In other words, based on principles of public accountability, public employers are free to treat exempt employees the same as nonexempt employees for the purposes of paid leave policies; they may dictate the hours that an exempt employee must work. So, unlike private employers, public employers may dock exempt employees who miss work and who have used up all paid leave.

Reductions in compensation are also allowed for:

  • A penalty imposed in good faith for infractions of safety rules of major significance (those relating to the prevention of serious danger to the plant, the public, or other employees). WAC 296-128-532(3)(f); 29 CFR § 541.602(b)(4). 

  • If the employee performs no work in a particular week, regardless of the circumstances, the employer may deduct for the entire week. WAC 296-128-532(2)(a); 29 CFR § 541.602(a).

  • Absences due to a furlough authorized by law due to a budget-required leave of absence. WAC 296-128-533(1)(c); 29 CFR § 541.602(a).

  • In the first and final week of employment, an employee's salary may be prorated for the actual days worked. WAC 296-128-532(3)(e); 29 CFR § 541.602(b)(6).

  • If the employee is covered by the Family and Medical Leave Act (FMLA), deductions may be made for partial day absences due to leave taken according to that act. WAC 296-128-532(3)(d); 29 CFR § 541.602(b)(7).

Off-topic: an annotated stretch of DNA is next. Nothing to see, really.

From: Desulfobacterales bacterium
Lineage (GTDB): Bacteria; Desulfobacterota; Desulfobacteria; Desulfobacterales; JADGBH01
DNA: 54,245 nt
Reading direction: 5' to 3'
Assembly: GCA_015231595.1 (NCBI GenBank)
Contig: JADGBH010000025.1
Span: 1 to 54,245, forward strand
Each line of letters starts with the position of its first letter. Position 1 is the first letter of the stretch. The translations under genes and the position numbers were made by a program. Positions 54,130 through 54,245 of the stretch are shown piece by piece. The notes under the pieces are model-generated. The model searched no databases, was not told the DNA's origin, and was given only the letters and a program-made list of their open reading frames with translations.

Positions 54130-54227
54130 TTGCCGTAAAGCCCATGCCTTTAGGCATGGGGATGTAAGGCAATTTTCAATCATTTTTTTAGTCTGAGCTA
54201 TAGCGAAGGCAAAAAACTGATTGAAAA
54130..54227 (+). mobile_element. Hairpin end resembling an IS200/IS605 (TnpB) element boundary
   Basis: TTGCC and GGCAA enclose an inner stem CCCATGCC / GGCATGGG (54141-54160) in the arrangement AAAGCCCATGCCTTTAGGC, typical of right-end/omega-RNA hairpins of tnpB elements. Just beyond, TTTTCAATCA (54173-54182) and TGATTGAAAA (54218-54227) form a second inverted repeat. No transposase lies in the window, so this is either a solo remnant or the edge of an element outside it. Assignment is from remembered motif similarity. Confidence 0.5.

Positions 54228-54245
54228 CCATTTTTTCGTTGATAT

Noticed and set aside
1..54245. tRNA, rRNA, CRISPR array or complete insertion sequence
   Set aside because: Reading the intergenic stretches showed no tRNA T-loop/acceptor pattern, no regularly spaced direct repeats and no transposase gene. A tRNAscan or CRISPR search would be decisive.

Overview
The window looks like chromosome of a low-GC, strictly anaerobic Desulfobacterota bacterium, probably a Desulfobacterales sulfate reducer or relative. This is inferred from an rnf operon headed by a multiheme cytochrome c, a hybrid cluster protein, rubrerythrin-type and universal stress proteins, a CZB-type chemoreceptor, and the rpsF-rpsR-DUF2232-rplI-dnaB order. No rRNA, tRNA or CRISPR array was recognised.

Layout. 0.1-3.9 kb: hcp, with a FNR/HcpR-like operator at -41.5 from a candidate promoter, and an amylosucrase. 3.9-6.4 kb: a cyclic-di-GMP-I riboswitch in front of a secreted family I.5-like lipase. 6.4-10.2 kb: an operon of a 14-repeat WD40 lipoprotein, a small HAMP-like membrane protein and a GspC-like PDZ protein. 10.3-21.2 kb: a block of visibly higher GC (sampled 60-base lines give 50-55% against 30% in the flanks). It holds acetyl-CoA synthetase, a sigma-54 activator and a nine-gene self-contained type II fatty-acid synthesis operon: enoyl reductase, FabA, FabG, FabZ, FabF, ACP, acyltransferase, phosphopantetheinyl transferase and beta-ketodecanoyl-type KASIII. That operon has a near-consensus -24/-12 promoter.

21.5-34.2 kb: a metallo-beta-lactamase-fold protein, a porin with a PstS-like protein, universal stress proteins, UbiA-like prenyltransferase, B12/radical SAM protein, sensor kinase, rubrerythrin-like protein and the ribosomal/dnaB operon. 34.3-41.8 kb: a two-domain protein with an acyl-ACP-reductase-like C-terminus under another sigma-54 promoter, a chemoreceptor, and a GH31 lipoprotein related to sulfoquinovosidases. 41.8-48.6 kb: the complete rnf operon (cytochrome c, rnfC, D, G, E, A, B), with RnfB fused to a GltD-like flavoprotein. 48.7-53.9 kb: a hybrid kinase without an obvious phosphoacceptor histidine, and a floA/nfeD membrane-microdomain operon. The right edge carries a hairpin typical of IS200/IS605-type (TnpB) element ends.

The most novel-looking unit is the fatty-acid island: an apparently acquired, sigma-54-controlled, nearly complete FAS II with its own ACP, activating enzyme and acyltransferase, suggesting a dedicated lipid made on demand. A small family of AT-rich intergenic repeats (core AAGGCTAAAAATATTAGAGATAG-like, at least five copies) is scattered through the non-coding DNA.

Deductions may not be made for absences caused by employee jury duty, attendance as a witness, or temporary military leave (WAC 296-128-532(4); 29 CFR § 541.602(b)(3)), or for lack of work for any amount of time less than a full week. 29 § CFR 541.602(a),

The “penalty” for improperly docking an exempt employee’s compensation is significant, as it can result in the loss of the employee’s FLSA exempt status and require payment of overtime. 29 CFR § 541.603; see also WAC 296-128-532(5).

An employer may owe an employee overtime pay if the employee volunteers to perform work for his/her employer while off duty.

Janette works 40 hours a week in the parks department as a maintenance worker. On Saturday, while she is off duty, she volunteers to pick up litter in a park. If Janette spends two hours picking up litter, should she be paid for two hours of overtime? Probably.

The FLSA, at 29 USC § 203(e)(4)(A)(2), allows employees of a public agency to volunteer services for their employer only if the employee receives no compensation and: